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A Dark-Adapted Eye (Plume) Paperback – October 1, 1993
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Writing under the pseudonym Barbara Vine, Ruth Rendell departs from her famous detective team of Wexford and Burden to tell a gripping tale of family madness. Vera Hillyard is a domineering and possessive woman who strives for obsessive control over a malicious older son, a youngest son who is--or isn't--illegitimate, and her younger sister, Eden, who secretly seeks to escape Vera's grasp and instead provokes a murder. This winner of the 1986 Edgar Award for best mystery novel belongs to the genre of old murders reconsidered and the question of who did what to whom and why is teasingly left unresolved.
No other living mystery writer complains more openly about the burden of fans expecting her to bring back series characters when she has other pursuits in mind. In A Dark-Adopted Eye . . . Rendell does what Conan Doyle never could: proves she has something far greater to offer. -- Publishers Weekly
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As the title suggests, we do not always see things clearly and things are not always as they appear. Perspective changes. The book is narrated by Faith when she is an adult. She is looking back on her childhood and her time spent with her persnickety and difficult Aunt Vera. We find out early on that Vera has been hanged for murder. Faith has been contacted by an author who wants to write a book about Vera and uncover some family secrets in the process. Additionally, Vera was involved (or was she?) in the disappearance of a 2 year old girl in her care when Vera was a teenager. Some family members agree to help while others refuse. The events are reconstructed by Faith, the author, and various family members. There is much speculation about family relationships and motives. The pictured is muddied by the fact that this is a family who enjoy their secrets. Vera and her sister Eden are idolized by some and reviled by others. To give more plot details would ruin the way the story is slowly revealed in bits and pieces.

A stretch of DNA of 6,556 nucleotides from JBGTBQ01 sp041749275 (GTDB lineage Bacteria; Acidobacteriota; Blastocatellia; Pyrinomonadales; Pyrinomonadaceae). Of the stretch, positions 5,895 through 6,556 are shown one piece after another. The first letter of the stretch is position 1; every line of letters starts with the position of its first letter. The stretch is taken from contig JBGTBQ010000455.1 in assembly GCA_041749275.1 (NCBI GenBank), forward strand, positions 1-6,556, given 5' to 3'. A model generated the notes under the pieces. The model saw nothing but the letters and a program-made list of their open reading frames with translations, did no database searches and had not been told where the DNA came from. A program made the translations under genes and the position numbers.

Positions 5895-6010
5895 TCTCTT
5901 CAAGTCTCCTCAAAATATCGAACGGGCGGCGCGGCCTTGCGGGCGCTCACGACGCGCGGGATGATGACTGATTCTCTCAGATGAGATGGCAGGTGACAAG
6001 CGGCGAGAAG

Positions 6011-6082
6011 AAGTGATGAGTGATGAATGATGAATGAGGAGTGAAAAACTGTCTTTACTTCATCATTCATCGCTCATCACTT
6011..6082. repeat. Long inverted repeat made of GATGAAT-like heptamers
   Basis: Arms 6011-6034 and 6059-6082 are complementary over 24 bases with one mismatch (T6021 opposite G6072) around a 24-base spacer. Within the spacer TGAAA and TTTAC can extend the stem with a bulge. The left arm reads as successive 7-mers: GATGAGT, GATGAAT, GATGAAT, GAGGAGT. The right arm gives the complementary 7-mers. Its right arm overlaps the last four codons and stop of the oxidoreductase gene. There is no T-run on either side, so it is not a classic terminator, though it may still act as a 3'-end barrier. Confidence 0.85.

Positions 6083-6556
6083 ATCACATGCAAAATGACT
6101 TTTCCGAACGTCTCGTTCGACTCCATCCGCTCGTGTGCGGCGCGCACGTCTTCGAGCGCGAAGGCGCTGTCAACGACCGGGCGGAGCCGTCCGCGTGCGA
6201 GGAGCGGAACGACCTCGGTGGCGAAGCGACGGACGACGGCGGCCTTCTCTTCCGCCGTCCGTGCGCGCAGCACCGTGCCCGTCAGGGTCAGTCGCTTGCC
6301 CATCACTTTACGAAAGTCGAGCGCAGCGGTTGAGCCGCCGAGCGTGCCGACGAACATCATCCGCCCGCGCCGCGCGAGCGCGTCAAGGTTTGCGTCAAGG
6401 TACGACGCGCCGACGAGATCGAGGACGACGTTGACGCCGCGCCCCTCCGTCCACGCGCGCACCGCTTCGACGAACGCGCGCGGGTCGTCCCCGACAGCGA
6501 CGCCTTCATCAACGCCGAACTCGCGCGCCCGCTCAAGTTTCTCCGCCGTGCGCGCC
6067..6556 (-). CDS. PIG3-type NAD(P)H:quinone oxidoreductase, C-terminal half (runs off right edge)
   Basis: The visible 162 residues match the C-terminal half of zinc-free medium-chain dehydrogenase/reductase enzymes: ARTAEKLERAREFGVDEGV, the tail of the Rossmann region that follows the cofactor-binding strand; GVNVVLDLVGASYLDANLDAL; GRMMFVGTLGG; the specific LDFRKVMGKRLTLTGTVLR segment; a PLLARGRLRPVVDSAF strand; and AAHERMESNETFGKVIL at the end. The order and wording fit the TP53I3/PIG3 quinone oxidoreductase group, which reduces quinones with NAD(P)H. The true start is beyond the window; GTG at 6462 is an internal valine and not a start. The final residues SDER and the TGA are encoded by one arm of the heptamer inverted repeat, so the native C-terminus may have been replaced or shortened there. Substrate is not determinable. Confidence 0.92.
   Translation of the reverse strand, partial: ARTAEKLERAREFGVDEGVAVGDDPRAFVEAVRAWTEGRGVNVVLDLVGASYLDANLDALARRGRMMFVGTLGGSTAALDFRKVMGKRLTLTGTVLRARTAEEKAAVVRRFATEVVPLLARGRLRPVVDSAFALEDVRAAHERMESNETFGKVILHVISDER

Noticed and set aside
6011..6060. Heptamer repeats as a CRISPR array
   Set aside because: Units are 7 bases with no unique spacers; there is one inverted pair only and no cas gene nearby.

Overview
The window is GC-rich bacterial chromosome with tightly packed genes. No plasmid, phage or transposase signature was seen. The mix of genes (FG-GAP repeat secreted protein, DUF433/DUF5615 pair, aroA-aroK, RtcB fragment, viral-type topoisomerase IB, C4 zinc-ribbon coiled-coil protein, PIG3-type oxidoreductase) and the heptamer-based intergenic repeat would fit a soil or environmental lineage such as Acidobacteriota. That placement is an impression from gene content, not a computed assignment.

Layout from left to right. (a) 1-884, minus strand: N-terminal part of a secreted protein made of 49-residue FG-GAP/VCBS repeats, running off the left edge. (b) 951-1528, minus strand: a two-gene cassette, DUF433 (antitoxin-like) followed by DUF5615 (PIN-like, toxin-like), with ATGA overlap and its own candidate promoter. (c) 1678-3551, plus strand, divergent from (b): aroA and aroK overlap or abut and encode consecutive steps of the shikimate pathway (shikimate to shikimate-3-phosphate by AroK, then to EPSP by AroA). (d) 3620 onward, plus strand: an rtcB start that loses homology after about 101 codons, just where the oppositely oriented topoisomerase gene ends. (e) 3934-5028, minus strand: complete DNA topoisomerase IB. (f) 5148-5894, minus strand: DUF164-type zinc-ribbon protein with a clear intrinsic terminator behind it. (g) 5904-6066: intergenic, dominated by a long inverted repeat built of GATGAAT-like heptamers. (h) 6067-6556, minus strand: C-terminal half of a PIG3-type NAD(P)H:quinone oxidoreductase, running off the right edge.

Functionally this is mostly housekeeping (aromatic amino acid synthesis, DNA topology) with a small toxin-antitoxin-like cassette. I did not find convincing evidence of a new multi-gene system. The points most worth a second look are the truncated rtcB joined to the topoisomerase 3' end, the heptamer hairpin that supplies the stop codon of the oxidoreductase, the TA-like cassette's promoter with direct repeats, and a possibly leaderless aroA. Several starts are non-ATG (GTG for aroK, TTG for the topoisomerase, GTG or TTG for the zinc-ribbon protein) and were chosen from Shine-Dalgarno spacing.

Faith is irritated by her aunts Vera and Eden for the way they start a story in the middle and assume you know all the details. The book unravels in the same way. You get nuggets of information from Faith that are not clear until later. That could be irritating, but it is well done here and builds the suspense. I also appreciate that several of the major family secrets remain secrets. If you like your book endings tied in a bow, this is not the book for you. The writing itself is superb. My only quibble with the book is that I had trouble keeping all of the family members straight for about the first third. It is a gnarled family tree and requires all of your attention. I highly recommend this book and will be reading more of Barbara Vine in the future.
Set mainly in England's countryside during the world's second war, this lengthy novel takes side trips into the times before and after and into other locales, to flesh out its characters and to add depth to the story. Red herrings abound, making for an adventurous psychological whodunit.
Just as I can see more clearly through eyes grown accustomed to available light, this volume makes excellent use of the memories of those who inhabit it, be they as clear as a sunlit day or shrouded in twilight memories and storm clouds.
Why didn't I like it?
1. There are way too many characters in it. I would have liked a family tree in the beginning in order to keep track of them.
2. Most of the book is not in the present. It is Faith gathering her memories or reading material gathered by others in order to get information for a journalist. Thus she is telling us rather than showing us.
3. Other than Vera, Eden, and Faith, the characters did not seem well developed to me
4. The big twist became apparent to me about 75% through the book. It wasn't hard to guess.
5. The book is billed as a mystery and I suppose it is, but we know "who done it" from the first few pages. We just don't know who the victim is or the reason. That is revealed in what I call the big twist.
6. The author gives an explanation of what happened at the end of the book. Again, she is telling us rather than showing us. Furthermore, some of it seemed weird. All in all, I thought the ending was unsatisfactory.
7. It was not a page turner. I never felt like I had to pick the book up after putting it down until near the end. I did feel like it became more of a page turner toward the end, but that was partly due to wanting to finish it and move on to another book.